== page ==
- Check the glass for cracks or chips. That might not be a deal-breaker, but it should factor into the price.
- Is the paint finish consistent? Color and finish variations (e.g., rough spots) may also indicate the seller is hiding damage from you. Bubbling paint indicates a quick paint job over rust.
- Do the doors, hood, and trunk open easily? Do they latch properly? Do the lights all work properly?
- Check the tread on the tires with a depth gauge. If the tread is 2/32 inches deep or less, they’re worn, and their replacement should factor into the price. Check the tire pressure as well.
- Check that the tires show even wear (all the same tread depth). Inconsistent wear might indicate suspension problems.
- Speaking of suspension: Walk around and press down on the car at each corner. It should return to its original height smoothly. If this is inconsistent, the suspension might be shot.
- Look under the car with a flashlight—is there a lot of rust or any indication of damage? Again, if there’s no accident on the report this is a bad sign, and a ton of rust doesn’t bode well for the longevity of the car.
Examine the engine
If the exterior looks OK, pop the hood and check a few basics:
- Fluid levels. Look under the car to see if there are any obvious leaks, and make sure all levels (oil, transmission, coolant, brake) look good. Check that fluids are clean and free from sediment or debris.
- Check the battery connections—are they rusted or corroded? This could be as easy as a cleaning and a new battery, but it’s something to note.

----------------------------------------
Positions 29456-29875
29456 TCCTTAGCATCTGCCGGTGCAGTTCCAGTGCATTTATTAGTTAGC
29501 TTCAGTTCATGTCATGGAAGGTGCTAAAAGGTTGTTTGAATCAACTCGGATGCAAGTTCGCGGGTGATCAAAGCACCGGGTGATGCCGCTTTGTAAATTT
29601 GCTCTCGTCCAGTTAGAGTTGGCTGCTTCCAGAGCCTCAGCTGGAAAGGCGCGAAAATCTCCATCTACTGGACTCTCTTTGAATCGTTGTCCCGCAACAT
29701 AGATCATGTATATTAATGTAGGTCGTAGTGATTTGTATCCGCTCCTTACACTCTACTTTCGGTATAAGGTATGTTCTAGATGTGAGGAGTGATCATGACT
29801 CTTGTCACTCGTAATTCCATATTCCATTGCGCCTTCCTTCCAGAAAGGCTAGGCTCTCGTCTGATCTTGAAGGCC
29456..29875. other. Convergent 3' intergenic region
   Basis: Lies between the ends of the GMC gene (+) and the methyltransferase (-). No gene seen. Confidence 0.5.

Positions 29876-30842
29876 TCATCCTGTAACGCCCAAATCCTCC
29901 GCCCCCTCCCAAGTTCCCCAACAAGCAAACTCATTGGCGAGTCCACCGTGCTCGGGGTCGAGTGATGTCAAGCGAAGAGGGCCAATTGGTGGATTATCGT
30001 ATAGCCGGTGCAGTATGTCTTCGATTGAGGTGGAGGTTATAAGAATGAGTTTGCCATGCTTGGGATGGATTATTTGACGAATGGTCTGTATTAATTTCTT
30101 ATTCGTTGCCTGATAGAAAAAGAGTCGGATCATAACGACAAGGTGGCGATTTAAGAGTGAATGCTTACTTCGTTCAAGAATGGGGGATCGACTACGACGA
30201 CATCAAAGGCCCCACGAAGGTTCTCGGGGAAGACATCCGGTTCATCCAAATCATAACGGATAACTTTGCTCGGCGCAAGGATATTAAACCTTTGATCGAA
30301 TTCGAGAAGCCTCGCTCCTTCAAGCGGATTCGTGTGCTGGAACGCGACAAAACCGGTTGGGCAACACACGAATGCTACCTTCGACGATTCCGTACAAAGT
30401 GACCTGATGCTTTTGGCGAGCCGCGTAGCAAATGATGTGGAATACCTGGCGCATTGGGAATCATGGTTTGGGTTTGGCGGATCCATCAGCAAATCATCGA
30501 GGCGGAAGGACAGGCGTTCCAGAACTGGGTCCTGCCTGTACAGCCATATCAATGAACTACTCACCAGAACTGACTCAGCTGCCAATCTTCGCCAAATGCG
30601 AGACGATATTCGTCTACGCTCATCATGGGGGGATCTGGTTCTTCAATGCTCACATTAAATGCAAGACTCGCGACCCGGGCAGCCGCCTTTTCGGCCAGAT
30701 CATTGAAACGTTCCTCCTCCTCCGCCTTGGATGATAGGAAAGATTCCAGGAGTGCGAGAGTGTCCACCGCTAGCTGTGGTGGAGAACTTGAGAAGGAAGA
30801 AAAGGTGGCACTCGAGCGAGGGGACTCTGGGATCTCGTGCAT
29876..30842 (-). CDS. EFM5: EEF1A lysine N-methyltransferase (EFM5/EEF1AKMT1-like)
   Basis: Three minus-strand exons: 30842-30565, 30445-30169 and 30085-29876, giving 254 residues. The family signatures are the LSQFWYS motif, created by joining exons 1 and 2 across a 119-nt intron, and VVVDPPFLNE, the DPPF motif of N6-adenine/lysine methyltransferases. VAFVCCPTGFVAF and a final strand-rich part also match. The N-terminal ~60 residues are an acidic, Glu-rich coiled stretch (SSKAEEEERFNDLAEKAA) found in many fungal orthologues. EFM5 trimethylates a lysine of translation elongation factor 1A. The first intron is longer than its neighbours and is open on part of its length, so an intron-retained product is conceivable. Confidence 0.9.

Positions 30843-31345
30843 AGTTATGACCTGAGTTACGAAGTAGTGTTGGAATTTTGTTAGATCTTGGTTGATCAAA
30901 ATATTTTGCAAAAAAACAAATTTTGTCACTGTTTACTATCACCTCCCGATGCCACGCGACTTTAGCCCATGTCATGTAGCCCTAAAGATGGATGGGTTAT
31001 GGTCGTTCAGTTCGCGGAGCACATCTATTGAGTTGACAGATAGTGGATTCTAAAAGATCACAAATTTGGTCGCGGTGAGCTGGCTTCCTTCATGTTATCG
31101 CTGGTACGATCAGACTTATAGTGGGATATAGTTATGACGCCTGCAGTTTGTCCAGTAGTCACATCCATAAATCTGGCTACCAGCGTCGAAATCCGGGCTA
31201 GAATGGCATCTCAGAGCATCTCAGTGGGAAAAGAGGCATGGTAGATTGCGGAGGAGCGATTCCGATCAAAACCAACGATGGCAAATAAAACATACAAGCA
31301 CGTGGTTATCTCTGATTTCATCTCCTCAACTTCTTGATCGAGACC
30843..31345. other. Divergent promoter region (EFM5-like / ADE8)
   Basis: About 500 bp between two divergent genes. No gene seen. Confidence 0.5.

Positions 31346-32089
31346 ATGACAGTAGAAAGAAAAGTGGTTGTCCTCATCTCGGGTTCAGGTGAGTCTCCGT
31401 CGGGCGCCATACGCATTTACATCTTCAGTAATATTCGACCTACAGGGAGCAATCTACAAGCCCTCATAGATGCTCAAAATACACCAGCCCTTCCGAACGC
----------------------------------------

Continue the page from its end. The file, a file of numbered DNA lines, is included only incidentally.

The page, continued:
- Make sure all hoses are in good shape—look for taped repairs or hoses that are brittle and stiff. Make sure the clamps are tight and in good shape.
Take it for a test drive
Finally, get in and drive the car. You’re going to want to take it on the highway for a short time in order to feel how it handles at high speeds, but first, check the interior. Are the seatbelts frayed? That might indicate the airbags discharged at some point—and it’s a safety concern either way. Make sure all the features are working unless something’s been disclosed—that includes the air conditioning, power anything, turn signals, app screen, gas tank and hood releases, etc. Basically, press every button and turn every switch to make sure it’s all working and there are no electrical issues.
Then take it for a spin. You’re obviously going to watch for any hesitation, rocking, misfires, backfiring, or other indications of engine trouble. If it’s a manual, you’ll want the clutch to feel springy and responsive. Make sure the power steering works smoothly, and do a few brake checks. Just as importantly, listen to and smell the car. A lot of problems announce themselves with noise and a burning smell.
Even a thorough check like this won’t be as good as a mechanic’s inspection, due to the simple fact that a qualified expert knows more about cars than you do, and works on them every day. But it should be good enough to avoid a total disaster when buying a used car—and it’ll save you a few hundred bucks.